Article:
Look what happened to fly into our little chicken coop area yesterday.
We are not sure what they are but think Daisy, Donald, and…whatever another girl ducks name has found a new home on The Simple Farm.
I’m just kidding about them flying in. We have been really concerned over the last year or so about the number of flies that swarm around our cows. We’ve tried non toxic stuff like making faces at the pests. We’ve tried spraying vinegar over the cows. We’ve even gone so far as to sit as swat the flies in the more horrid times of the day.
One of our farming friends says she controls flies with these beauties. These are Muscovy ducks. They are a duck that lives on land and are quite useful for pest control.
In our discussion with our friend she sent over this information:
Here is an article from a study down with large operations from a while back. http://www.entomology.wisc.edu/mbcn/live409.html
This is from another article on the net -
"Another biological control is use of Muscovy ducks—a breed of meat duck that spends its time on land (rather than water) eating insects. Some small farmers claim that four or five ducks per cow virtually eliminates a fly problem. According to Dennis French, DVM (Louisiana State University), in research trials, Muscovy ducks removed adult house flies 30 times faster than fly traps, fly paper rolls or bait cards. Ducks in cages with 100 flies took only 0.6 hours to remove 90 percent of the flies compared to 15.3 hours for the most effective commercial bait devices. “In other studies, the ducks lived for 12 weeks in pens with calves, without injury or any additional feed for the ducks. They ate about 25 house flies per 15 minute observation period when fly populations were low to moderate,” says French."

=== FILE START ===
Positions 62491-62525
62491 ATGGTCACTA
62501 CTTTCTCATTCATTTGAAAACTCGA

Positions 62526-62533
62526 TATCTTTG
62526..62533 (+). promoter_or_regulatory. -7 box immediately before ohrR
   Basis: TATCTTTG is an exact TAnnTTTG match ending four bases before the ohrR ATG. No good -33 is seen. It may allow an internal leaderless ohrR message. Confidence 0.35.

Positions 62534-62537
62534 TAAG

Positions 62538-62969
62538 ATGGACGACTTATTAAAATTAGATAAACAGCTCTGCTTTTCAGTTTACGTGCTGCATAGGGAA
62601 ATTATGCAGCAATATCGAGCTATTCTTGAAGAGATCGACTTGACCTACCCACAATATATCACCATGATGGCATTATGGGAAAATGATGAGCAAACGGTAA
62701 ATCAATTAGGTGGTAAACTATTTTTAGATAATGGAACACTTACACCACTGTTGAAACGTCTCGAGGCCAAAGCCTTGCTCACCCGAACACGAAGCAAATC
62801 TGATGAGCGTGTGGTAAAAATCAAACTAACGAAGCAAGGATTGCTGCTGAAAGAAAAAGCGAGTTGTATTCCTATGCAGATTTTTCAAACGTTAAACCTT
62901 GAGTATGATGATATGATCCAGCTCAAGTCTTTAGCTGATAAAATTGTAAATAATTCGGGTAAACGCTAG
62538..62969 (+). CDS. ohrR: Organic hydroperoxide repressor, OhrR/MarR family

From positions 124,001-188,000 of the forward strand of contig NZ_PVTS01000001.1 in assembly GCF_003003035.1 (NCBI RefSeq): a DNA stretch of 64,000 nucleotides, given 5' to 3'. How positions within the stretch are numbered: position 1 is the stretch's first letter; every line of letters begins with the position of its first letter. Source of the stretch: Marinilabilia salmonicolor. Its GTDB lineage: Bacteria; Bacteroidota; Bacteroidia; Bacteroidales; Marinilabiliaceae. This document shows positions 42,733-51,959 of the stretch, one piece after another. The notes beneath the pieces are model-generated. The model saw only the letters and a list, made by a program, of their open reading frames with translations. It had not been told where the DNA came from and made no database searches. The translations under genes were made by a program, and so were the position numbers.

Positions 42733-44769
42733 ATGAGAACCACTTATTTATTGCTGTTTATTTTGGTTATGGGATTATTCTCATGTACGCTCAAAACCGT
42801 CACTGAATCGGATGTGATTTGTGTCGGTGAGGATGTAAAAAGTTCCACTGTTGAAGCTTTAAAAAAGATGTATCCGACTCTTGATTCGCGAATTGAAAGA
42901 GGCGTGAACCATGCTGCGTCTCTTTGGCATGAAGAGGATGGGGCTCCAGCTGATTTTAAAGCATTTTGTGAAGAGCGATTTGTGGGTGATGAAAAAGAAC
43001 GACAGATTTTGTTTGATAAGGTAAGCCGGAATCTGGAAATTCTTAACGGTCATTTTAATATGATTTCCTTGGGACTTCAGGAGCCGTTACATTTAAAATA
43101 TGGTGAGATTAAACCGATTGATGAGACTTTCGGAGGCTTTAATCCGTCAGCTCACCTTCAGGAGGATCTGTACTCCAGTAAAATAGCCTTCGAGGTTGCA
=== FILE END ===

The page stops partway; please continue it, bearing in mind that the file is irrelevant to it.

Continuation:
This is from homesteading today site -
"I've used Muscovy ducks to control flies for several years. It works well. The Muscovies roam widely. They follow the cattle, waiting for manure to hit the ground. Then they scatter it, looking for something edible. The manure dries out and won't hatch flies.
The cattle learned how else the Muscovies can help. They lie down to chew their cuds and let the Muscovies pick flies off of them. That's the best horse fly control. You can often see a cow turn her head or stretch her neck so a duck can reach a biting fly."
I the winter I give them whole grains (wheat and barley) and 2nd cut alfalfa/grass mix hay (small amounts in a box/mini manger) plus water to drink. Care about the same in winter, but less care in summer. In summer I let them roam the yard, set out a 2 1/2 gallon bucket for water, and some screenings or some whole grain for backup feed. They eat a lot less as they eat more insects and vegetation. When first turned out they scout the yard for insects. they also eat grasshoppers, mosquitoes, moths, slugs and whatever else they find.
I lock them up at night for their safety.
Rosebud’s only comment was: You had me at “Control Flies.”